“A blind, one-legged monkey could now orchestrate these regular farragoes…”

With near perfect timing, Alex Kane outlines the problems with the so called Hitler/Stalin pact (comment watch alert for likely breaches of Godwin’s Law) of the DUP and Sinn Fein in the wake of the indigenous deal of St Andrews which allows for mutually desired obstruction (if not quite destruction) in the shape of their exclusive and reciprocal vetoes over any and all government action:

…since Peter Robinson and Martin McGuinness are actually co-equals the political equivalent of the two-headed pushmipullu and since neither can function without the knowledge and approval of the other, we now have government based on personal loathing and tunnel vision.

Neither can give a concession to the other, because both sold the St Andrews Agreement on the basis that they, individually, “ran the show”. The DUP is now hampered by the TUV on the right, while Sinn Fein is getting increasing stick from those republican diehards who wonder what part of “A Nation Once Again” is represented by Stormont, ministerial cars and support for the police.

Even the grassroots supporters of both parties are probably growing a little weary of the “we really are in control” mantra tumbling unconvincingly from the respective leaderships. Yes, the DUP can put the brakes on Sinn Fein ambitions and vice versa; but since neither can deliver an alternative, it simply means that no decision gets made. And the inability to thwart your opponent makes you look both weak and incompetent.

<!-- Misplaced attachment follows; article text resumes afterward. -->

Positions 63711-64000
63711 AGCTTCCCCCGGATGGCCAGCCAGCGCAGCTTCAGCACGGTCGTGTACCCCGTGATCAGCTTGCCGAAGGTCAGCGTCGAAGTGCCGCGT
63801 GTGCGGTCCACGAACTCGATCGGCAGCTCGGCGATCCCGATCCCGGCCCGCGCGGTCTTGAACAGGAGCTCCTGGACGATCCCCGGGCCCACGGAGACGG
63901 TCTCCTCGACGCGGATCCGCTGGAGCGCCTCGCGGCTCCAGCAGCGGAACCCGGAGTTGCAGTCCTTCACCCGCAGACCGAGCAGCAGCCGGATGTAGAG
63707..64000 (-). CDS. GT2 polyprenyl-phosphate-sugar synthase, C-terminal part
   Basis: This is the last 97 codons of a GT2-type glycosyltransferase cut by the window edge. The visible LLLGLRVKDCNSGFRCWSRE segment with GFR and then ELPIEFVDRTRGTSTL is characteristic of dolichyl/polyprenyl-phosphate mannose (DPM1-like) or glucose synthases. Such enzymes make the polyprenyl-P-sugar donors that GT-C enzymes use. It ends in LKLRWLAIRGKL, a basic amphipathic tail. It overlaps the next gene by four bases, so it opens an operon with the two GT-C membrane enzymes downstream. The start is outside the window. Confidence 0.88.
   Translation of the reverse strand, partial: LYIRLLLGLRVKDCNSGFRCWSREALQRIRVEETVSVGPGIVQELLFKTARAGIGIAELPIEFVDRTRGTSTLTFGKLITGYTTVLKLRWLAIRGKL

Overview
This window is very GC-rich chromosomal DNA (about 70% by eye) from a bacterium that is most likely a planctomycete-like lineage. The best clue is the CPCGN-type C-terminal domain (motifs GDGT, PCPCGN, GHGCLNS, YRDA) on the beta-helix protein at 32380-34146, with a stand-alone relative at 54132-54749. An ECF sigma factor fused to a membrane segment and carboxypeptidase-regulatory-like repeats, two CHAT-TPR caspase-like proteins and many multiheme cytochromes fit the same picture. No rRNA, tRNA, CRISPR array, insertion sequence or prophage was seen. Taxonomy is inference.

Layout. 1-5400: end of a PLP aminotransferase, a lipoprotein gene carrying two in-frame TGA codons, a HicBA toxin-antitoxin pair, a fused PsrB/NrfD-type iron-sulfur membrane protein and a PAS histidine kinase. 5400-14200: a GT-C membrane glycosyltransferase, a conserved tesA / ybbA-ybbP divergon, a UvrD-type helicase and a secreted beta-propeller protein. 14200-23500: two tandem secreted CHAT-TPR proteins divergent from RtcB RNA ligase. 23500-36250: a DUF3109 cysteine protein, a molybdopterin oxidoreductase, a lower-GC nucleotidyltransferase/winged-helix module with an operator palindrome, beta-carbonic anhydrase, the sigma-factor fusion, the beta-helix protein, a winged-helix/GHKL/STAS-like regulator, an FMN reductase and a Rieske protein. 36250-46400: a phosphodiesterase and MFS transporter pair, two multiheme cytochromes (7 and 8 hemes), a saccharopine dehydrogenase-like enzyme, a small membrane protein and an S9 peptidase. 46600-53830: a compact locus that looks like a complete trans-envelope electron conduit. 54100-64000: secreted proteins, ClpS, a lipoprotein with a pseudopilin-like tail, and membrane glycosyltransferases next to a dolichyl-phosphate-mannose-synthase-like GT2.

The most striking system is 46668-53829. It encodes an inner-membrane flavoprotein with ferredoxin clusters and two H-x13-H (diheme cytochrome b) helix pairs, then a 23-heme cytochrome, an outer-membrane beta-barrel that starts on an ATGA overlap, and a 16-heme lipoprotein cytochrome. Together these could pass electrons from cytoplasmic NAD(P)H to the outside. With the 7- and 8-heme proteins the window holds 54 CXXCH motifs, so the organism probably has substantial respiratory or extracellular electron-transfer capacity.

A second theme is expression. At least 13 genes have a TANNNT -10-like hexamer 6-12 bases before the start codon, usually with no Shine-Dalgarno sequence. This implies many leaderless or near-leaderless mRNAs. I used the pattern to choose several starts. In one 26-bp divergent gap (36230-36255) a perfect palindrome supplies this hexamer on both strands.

Kane is not hopeful of a genuine respite:

Well, as Sir Reg Empey said on Saturday, it seems inevitable that the British and Irish Prime Ministers will have to host an inter-party get-together in early September: which means that Peter and Gerry will trot off to some fancy-pants mansion with their shopping lists, and, in what amounts to car-boot diplomacy, will hand over some valuables in exchange for some tat, while blaming Gordon and Biffo for bullying them into compromise.

And both will then issue identically worded statements insisting, that “we took these risks and decisions in the name of peace and progress”. Let’s be honest, a blind, one-legged monkey could now orchestrate these regular farragoes.

And of the future:

Let’s face it, the DUP and Sinn Fein will not allow the structures and institutions to collapse. For that’s all that either of them has to show for 30 years of whingeing about the weakness and serial surrender of others, and anyway, it would probably take an exorcism or a stake through the heart to shift them from office at this stage.